The Weekend Post: Immersing Your Teen in History - Why You Should Visit Auschwitz

Friday 17 June 2022


While Auschwitz may not be suitable for younger children, teenagers are able to visit this notorious and poignant place, especially if they behave and act in a mature manner. You might want to consider why Auschwitz could be an interesting venture for them. This could help with their development and understanding of the world, as well as their schooling and education. It could be a good idea to ask your teen if they want to visit as, while the camp may not be used, it can still be rather daunting and bring a lot of emotions to the surface.

Use a tour guide

It is possible to visit Auschwitz on your own. This means that you could traverse the area unaccompanied, and find your own way there and back from wherever you are staying. However, this might mean that you miss out on some key information. Instead, you might want to consider an Auschwitz tour from Krakow which may not only include a coach, or other transport but also allow you to follow a tour guide. A number of the tours each day may be given in English, meaning you can listen and understand without the need for a translator.

Help with schoolwork

Many children and teenagers learn about World War II as part of their history curriculum. In some schools, the time period of 1939 to 1945 may be featured within GCSE material, or even at A level standard. Your teen may, therefore, gain a better understanding of the subject by visiting one of the most notorious locations themselves. Although their teacher may have a lot of information, it can sometimes be a good idea to take the learning outside the classroom. Not only could this allow them to gain access to information that might not be featured in the curriculum, but it could also help them to better understand some of the aspects they have already learned.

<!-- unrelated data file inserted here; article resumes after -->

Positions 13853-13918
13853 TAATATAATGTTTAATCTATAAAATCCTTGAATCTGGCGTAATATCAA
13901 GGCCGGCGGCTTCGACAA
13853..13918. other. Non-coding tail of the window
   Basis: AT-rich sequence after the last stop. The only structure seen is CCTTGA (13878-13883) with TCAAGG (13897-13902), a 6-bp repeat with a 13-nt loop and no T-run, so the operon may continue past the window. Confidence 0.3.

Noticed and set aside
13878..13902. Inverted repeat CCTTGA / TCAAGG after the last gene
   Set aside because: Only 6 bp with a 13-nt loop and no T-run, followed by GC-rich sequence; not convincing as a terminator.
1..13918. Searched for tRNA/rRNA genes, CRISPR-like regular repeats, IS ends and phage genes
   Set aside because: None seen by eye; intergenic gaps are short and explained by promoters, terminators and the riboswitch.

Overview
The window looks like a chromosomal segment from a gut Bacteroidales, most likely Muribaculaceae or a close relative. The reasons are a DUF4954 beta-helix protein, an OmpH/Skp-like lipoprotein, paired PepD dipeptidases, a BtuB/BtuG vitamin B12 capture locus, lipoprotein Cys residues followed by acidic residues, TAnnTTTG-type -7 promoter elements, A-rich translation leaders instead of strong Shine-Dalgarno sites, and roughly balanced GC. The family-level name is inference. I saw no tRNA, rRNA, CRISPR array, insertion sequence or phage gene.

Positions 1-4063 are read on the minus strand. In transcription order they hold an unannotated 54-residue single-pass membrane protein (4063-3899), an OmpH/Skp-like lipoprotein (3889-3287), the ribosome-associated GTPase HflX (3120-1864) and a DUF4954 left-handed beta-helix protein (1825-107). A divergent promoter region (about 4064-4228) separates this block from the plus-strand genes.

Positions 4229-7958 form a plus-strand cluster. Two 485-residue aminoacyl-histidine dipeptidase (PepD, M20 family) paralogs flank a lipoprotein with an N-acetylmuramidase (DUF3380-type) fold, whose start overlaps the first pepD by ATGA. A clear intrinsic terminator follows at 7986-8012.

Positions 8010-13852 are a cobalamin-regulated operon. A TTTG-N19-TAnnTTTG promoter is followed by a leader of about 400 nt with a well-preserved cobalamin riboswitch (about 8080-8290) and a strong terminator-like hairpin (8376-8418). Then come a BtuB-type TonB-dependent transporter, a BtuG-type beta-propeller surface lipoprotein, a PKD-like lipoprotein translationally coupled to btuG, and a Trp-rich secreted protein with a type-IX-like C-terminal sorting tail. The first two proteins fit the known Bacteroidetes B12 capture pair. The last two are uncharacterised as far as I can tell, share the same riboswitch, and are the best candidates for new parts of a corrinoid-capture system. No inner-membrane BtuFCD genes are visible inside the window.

Be grateful for what they have

While your teen may be rather well behaved and respectful, there may be times they feel like their life, or your rules, simply isn’t fair. Visiting Auschwitz can be interesting in the sense that it could show them what an unfair life really looks like. While some young people were put to hard, manual labour with little respite and even less food, others were murdered in the gas chambers and separated from their loved ones. Notoriously, 15-year-old Anne Frank and her family were taken to Auschwitz after they were discovered. Anne and her sister were moved a mere month later and died in a separate camp. While her mother died in Auschwitz, her father was the only survivor of the family. Looking at it this way, your teen may quickly understand that they have a lot to be grateful for in comparison to how this teenager’s life ended.

A visit to Auschwitz can be an educational and humbling experience. You may want to discuss what you saw, learned, and even how you felt, with your teen after your visit.
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